Prevalence & Population

Hypertension is the most common cardiovascular condition and is a leading contributor to premature death and disability. Currently, 2.1 million Australians are diagnosed with the condition[1] . Australia is not alone in this epidemic. In 2004-05, the prevalence of cardiovascular disease was highest amongst those who were born in North-West Europe (29%) followed by the United Kingdom (28%) and Southern Eastern Europe (28%), North Africa (19%) and the Middle East (19%)[2] . In Australia, lower socioeconomic groups appear to be at greater risk of cardiovascular disease and related mortality[3] . In 2004-05, people with cardiovascular disease were more likely to live in disadvantaged socioeconomic areas (those in the lowest SEIFA quintile) than those without cardiovascular diseases (22% compared with 17%)[4] .

At present, hypertension is the most frequently managed problem by General Practitioners (Britt, Miller & Knox, 2010)(not referenced below) and is a risk factor for other cardiovascular diseases[5] . One in three Australians, aged 24 years and over, have high blood pressure and prevalence rates indicate that hypertension increases with age. In 2004-05, 14% of 45-54 years reported hypertension, compared to 41% aged 75 years and over. Every year 3% of the adult population develop hypertension with the risk increasing from 1% for those aged between 25 and 34 years to 8% for those aged between 65 and 74 years[6] . The graph below, indicates similar findings, showing a strong positive relationship between hypertension and age in 1999-2000[7] .












chronic-hypertension_age_specific.jpg

Data from: AIHW analysis of 1999-2000 AusDiab

Furthermore, as indicated in the graph below (refers to BMI hypertension only), hypertension is more likely to develop in people who are physically inactive, overweight (BMI > 30kg/m²; waist circumference >102cm for men or >88cm for women) or who consume excess dietary sodium (>100mmol/d) or alcohol (>2 standard drinks/day for men or >1 standard drinks for women)[8] .












BMI_Hypet_prevalance.jpg

Data from: Bell, Adair & Popkins (2001). Ethnic difference in the association between body mass index and hypertension. American Journal of Epidemiology. (needs a legend)

Hypertension is even a greater concern for Indigenous Australians. In 2004–05, after adjusting for differences in age structures, approximately 14% of Indigenous males and 16% of Indigenous females reported high blood pressure or hypertension, compared to 10% of non-Indigenous males and females. In addition, Indigenous males and females had around four times as many hospitalisations for hypertensive disease than other males and females across all age groups, with approximately 40% of male and 60% of female Indigenous Australians hospitalised for hypertensive disease (AIHW, 2006) [9] .













Indigenous_Prevalence_of_Hypertensive_disease.jpg

Data from: ABS, National Health Survey: Summary of Results, Australia, 2004-05 cat. no 4364.0. Further details available from: http://www.naccho.org.au/resources/survey0405.html




In relation to direct health care expenditure, cardiovascular disease is the most expensive health condition, costing 11% ($5.4 billion) of the total allocated health system expenditure in 2000-01 [10] . Even more alarming is that the United States estimate spending $63.5 billion in one year alone in the management of hypertension[11] .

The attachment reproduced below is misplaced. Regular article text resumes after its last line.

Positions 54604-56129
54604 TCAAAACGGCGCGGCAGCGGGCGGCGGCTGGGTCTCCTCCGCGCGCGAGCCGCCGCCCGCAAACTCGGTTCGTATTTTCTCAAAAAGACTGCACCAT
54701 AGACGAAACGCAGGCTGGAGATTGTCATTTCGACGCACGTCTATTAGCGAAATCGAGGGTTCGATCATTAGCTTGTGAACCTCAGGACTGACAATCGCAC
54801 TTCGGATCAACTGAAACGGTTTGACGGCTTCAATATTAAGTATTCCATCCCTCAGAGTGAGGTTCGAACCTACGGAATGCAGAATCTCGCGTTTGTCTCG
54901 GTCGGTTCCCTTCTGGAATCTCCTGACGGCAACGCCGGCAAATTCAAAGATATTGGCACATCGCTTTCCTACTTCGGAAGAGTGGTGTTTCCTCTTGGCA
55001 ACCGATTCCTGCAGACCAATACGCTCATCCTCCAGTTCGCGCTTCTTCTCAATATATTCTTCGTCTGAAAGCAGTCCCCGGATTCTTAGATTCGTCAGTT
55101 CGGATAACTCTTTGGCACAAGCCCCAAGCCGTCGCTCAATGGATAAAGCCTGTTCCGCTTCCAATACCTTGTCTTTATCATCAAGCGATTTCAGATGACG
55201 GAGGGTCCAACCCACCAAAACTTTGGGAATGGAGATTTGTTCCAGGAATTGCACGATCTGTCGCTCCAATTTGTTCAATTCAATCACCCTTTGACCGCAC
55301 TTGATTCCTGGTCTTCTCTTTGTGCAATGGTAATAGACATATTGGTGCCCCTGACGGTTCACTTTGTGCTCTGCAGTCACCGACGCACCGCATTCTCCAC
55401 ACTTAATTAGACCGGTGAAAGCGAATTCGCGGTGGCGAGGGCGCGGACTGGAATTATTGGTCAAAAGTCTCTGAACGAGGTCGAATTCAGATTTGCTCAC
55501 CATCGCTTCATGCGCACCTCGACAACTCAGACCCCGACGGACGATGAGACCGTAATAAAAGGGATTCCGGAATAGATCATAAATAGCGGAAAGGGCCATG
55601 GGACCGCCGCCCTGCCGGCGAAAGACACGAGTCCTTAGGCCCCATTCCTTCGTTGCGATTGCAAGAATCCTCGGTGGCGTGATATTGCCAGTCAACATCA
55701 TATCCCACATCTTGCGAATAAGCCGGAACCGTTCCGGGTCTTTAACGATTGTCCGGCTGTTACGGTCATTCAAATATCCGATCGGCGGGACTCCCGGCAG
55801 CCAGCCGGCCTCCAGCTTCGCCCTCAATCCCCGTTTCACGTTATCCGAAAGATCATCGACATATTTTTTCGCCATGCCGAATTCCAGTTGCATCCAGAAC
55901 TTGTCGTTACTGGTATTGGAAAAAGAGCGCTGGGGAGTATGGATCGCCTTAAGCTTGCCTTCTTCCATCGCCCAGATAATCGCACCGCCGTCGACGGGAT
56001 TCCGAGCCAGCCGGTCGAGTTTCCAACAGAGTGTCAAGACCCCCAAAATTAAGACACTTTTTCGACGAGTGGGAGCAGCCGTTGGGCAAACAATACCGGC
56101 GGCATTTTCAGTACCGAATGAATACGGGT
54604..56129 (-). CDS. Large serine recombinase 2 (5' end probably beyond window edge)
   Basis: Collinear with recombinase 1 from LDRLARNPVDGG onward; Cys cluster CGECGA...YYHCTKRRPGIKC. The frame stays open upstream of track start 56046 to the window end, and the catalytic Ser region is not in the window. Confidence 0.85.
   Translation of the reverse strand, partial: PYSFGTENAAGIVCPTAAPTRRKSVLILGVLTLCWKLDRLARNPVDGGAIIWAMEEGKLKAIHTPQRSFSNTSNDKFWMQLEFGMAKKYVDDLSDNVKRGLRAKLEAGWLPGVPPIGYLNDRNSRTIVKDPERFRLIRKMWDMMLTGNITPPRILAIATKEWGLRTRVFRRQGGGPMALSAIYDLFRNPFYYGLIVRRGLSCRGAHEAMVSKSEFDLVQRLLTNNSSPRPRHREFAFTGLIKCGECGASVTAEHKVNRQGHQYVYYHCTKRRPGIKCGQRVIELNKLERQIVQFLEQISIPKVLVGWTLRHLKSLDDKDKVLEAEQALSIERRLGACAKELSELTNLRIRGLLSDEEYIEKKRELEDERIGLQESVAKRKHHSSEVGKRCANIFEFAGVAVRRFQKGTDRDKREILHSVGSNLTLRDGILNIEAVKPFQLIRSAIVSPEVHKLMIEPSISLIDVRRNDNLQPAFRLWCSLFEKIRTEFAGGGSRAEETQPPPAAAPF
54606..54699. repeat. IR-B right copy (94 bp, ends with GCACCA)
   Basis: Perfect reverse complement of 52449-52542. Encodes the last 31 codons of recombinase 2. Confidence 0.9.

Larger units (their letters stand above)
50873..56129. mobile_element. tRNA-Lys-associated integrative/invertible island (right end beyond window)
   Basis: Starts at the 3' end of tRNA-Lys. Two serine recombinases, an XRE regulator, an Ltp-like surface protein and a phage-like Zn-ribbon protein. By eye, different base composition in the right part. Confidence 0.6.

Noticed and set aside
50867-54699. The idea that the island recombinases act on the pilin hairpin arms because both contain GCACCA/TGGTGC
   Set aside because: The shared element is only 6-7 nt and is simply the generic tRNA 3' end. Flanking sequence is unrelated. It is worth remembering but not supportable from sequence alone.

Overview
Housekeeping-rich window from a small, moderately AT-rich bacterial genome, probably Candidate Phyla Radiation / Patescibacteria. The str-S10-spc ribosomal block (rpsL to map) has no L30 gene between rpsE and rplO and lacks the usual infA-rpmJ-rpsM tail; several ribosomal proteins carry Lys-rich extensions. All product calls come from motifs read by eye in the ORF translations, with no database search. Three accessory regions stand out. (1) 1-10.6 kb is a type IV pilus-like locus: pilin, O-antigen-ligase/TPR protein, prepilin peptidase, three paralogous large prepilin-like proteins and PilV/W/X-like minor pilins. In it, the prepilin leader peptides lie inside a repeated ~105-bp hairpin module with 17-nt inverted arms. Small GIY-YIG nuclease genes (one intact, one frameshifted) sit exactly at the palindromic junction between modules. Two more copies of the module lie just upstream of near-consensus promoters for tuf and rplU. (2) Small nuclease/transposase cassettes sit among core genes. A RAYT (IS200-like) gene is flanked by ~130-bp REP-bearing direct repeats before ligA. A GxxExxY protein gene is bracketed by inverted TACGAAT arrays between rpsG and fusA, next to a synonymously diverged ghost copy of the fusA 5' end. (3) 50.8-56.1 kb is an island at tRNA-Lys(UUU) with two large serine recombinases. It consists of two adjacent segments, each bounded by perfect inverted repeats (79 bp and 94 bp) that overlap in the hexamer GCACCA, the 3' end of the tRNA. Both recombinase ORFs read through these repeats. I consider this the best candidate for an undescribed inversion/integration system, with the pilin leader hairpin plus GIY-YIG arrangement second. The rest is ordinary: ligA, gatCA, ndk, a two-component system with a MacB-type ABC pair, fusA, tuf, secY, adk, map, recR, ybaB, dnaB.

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  1. ^




    Sharman, J. & Stowasser, M. (2009). Australian Association for Exercise and Sports Science position statement on exercise and hypertension.Journal of Science and Medicine in Sport; 12, 252-257.
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    Australian Bureau of Statistics (ABS) (2006). Cardiovascular Disease in Australia: A Snapshot, 2004-05. ABS Cat. No. 4821.0.55.001, ABS, Canberra.
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    Australian Institute of Health and Welfare (2006), Socioeconomic inequalities in cardiovascular disease in Australia, Bulletin no. 37, AIHW Cat. No. AUS 74, AIHW, Canberra.
  4. ^ Australian Institute of Health and Welfare (2005), Health system expenditure on disease and injury in Australia, 2000-01. 2nd edition, AIHW Cat. No. HWE 26, AIHW, Canberra.
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    Australian Bureau of Statistics (ABS) (2006). Cardiovascular Disease in Australia: A Snapshot, 2004-05. ABS Cat. No. 4821.0.55.001, ABS, Canberra.
  6. ^ Australian Bureau of Statistics (ABS) (2006). Cardiovascular Disease in Australia: A Snapshot, 2004-05. ABS Cat. No. 4821.0.55.001, ABS, Canberra.
  7. ^ Australian national agency for health and welfare statistics and information (2000). Prevalence of risk factors for chronic disease. Available from: http://www.aihw.gov.au/prevalence-of-risk-factors-for-chronic-diseases/#hypertension.
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    Australian Bureau of Statistics (ABS) (2006). Cardiovascular Disease in Australia: A Snapshot, 2004-05. ABS Cat. No. 4821.0.55.001, ABS, Canberra.
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    Australian Institute of Health and Welfare (2006), Socioeconomic inequalities in cardiovascular disease in Australia, Bulletin no. 37, AIHW Cat. No. AUS 74, AIHW, Canberra.
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    Australian Institute of Health and Welfare (2005), Health system expenditure on disease and injury in Australia, 2000-01. 2nd edition, AIHW Cat. No. HWE 26, AIHW, Canberra.
  11. ^ Contractor, A. & Gordon, N. Cited from: Ehrman, J. K., Gordon, P. M., Visich, P. S., & Keteyian, S. J. (2009). Clinical Exercise Physiology. Human Kinetics.